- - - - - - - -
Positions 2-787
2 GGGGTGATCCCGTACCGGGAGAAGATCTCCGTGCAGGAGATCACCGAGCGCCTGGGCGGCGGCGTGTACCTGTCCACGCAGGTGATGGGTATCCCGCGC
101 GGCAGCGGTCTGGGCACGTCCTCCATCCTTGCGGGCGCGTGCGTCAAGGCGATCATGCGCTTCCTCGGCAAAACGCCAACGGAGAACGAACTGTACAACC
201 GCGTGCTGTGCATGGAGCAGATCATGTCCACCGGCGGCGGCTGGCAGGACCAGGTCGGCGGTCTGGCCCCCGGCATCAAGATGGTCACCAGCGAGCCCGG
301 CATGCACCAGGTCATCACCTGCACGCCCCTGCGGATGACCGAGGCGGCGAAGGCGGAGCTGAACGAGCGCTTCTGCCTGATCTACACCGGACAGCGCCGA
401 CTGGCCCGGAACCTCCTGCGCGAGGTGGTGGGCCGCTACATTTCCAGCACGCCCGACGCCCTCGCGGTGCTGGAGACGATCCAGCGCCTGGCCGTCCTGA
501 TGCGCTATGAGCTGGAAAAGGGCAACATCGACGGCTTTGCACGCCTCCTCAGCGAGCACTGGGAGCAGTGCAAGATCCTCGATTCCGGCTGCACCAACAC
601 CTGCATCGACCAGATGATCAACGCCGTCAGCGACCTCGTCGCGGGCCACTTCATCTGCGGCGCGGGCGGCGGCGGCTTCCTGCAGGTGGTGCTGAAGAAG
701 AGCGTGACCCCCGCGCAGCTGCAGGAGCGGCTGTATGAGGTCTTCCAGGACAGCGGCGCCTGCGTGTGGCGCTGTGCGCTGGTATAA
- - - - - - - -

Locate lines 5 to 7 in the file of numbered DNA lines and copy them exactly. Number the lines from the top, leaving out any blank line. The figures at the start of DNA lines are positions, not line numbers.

301 CATGCACCAGGTCATCACCTGCACGCCCCTGCGGATGACCGAGGCGGCGAAGGCGGAGCTGAACGAGCGCTTCTGCCTGATCTACACCGGACAGCGCCGA
401 CTGGCCCGGAACCTCCTGCGCGAGGTGGTGGGCCGCTACATTTCCAGCACGCCCGACGCCCTCGCGGTGCTGGAGACGATCCAGCGCCTGGCCGTCCTGA
501 TGCGCTATGAGCTGGAAAAGGGCAACATCGACGGCTTTGCACGCCTCCTCAGCGAGCACTGGGAGCAGTGCAAGATCCTCGATTCCGGCTGCACCAACAC